Social media has proliferated the online advertising space with its revenue set to grow from 5.1B USD in 2013 to 15B USD in 2018, with a YoY growth rate of about 24%  that assists advertisers to listen to, analyze, and interact with customers on social media. With this backdrop, this case-study introduces several major considerations in addressing this need and some broad areas that we can attempt to work on, in this area.
Social media marketing and advertising is an emerging and rapidly growing realm of business as reported by several market research companies [BIA/Kelsey, 2014, Business Insider, 2014, Forbes, 2014, CMO Council, 2015, IAB, 2012]. In this document, we discuss various aspects of implementing systems that can process data from social media for the aforementioned task of social media marketing and advertising (SMMA).
The primary objective of SMMA is to bring a user down a “conversion funnel” – which is illustrated in figure 1. Different SMMA activities place themselves at different parts of these funnels and attempt to drive a customer from say, creating awareness, to getting him to buy a product or use a service. The final step in the funnel is to retain brand-loyalty and to establish an ongoing relationship, so that customer churn is minimized.
Working with social media data
The three main aspects of dealing with data from social media are:
- Listening – Identification of relevant content in social media
- Engagement – Conversing and/or displaying advertisements to a user on social media in a targeted fashion. The purpose of engagement has to be clearly defined – it could be for the purposes of: brand awareness, customer support, sales, and information gathering.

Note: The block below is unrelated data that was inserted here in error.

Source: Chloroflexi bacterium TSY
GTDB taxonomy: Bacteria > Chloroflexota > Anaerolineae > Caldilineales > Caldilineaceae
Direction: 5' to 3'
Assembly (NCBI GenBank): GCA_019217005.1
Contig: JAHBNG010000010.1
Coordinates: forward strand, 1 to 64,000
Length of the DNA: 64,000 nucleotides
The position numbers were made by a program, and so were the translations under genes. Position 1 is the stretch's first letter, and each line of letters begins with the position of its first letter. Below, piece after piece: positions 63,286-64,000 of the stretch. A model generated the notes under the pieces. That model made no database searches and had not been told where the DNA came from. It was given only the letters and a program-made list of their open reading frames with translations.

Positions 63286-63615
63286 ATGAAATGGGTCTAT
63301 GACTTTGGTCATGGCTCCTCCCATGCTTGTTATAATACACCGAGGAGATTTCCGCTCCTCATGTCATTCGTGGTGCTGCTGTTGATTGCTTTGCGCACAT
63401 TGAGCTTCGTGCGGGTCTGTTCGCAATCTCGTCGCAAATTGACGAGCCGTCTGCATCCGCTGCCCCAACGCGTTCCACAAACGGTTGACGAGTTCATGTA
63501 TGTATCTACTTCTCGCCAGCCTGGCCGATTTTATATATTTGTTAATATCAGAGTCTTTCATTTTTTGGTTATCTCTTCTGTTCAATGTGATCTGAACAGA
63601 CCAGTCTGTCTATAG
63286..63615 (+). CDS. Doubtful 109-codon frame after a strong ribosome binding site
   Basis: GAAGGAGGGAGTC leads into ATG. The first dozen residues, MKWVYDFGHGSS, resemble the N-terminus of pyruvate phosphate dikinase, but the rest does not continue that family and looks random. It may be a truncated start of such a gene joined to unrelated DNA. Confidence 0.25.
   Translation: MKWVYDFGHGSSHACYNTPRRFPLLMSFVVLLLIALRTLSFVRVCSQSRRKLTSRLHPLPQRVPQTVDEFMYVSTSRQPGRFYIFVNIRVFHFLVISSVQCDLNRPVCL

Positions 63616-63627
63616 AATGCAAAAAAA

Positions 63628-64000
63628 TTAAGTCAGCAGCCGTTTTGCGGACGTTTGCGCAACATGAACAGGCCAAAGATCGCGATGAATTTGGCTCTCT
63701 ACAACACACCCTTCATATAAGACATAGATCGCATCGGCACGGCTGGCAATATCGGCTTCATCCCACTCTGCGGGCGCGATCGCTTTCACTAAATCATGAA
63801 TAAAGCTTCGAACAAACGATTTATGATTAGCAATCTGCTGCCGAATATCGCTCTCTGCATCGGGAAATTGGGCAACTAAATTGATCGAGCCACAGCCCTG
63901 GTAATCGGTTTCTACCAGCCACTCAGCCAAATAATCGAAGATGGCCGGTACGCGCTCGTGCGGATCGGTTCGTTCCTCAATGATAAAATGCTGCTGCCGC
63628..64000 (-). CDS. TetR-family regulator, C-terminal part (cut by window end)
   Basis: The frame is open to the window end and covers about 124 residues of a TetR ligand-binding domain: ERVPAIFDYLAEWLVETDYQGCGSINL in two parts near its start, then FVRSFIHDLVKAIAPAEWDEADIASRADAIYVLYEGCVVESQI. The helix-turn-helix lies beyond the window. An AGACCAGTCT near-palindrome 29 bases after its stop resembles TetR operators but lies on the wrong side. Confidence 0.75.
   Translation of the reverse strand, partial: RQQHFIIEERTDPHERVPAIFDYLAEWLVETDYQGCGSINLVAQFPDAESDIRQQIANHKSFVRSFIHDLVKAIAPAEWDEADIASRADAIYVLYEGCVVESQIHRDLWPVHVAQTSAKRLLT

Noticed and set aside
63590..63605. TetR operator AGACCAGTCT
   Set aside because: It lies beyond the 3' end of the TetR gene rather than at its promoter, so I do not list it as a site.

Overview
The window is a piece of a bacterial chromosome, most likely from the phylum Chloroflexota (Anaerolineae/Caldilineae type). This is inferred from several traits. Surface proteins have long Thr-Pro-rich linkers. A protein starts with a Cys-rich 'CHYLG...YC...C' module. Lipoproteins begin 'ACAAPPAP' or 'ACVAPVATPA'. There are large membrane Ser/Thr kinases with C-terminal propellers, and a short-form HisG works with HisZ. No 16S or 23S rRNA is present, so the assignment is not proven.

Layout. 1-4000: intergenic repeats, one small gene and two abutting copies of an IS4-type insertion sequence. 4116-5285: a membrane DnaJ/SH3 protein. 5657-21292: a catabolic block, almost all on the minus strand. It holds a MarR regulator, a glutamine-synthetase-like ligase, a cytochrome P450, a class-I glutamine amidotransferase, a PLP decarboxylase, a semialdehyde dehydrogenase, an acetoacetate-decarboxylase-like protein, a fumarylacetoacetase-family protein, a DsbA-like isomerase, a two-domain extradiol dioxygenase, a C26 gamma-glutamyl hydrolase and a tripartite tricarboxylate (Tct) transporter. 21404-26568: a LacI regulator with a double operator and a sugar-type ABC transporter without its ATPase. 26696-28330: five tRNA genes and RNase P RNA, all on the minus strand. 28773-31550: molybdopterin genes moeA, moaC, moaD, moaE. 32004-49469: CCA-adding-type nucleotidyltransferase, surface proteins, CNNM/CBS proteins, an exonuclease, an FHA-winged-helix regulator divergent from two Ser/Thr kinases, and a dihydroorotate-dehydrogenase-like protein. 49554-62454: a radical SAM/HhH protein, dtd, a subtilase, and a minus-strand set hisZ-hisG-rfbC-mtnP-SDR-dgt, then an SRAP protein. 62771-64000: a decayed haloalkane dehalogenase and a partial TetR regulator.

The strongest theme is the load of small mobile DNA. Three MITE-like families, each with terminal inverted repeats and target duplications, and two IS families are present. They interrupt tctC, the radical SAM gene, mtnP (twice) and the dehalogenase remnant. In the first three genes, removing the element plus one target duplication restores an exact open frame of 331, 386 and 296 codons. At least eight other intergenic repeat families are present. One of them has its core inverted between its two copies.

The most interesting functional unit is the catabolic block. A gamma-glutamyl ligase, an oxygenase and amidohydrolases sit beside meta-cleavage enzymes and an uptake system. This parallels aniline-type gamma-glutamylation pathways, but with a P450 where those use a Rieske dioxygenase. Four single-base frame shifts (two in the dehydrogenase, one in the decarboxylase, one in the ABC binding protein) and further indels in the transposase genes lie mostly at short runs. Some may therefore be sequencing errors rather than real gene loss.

- Measurement – Engagements that take place on social media, either done by the advertiser/marketer or by users have to measured for their impact with respect to a brand, competitors, and the like. Further, prior to an engagement, measurement is also necessary to identify the right users to interact with, or display advertisements to.
Products available in the market fall into the above categories and may span more than one.
Key technological challenges
The following questions have to be clearly addressed, to design systems that can work with social media data.
• Scalability Data from social media websites like Facebook, Twitter, and Google+ grow at several GBs to TBs a day. This calls for infrastructure that can process this massive scale of data.
• Data heterogeneity Each social media website has its own “theme”, user experience, and objective. Permissions to access various parts of a “social media profile” varies by the social media website too. This results in a different data “schema” for each website. Therefore, it is necessary to normalize data across sources while not removing data that is characteristic of a source..
• Low Signal-to-noise ratio Given the large quantity of data in social media, the required “signals” for an advertiser or a marketer is not always visible due to a plethora of non-relevant conversations. Therefore, the data has to be carefully sifted to identify conversations and profiles (and parts of it) that are relevant. This is akin to identifying the needle in a haystack! Keyword filtering, bot identification, sentiment and intent analysis, influencer identification, etc. are used for this purpose.
• Non-standard languages, code-mixing, etc. Each social media website carries with it, its own “lingo” that includes new words, abbreviations, code-mixing/switching (i.e. mixing of languages), and the use of special symbols to represent emotions, etc. Standard natural language processing techniques have to be revisited, to evaluate assumptions. For example, named entity recognition, entity disambiguation, POS tagging, sentiment analysis, and the like, cannot be applied in the same form as it is applied to other forms of written text.
The following steps elucidate the process of identifying areas of improvement with respect to SMMA for an organization, and some pointers to how this can be solved with state-of-art systems.
Scoping the problem
First, one has to clearly identify the people we would want to target for an activity. They could fall into different sections of the “conversion funnel”. This would require the organization to define what the outcome of the effort should be. It could be one of the following: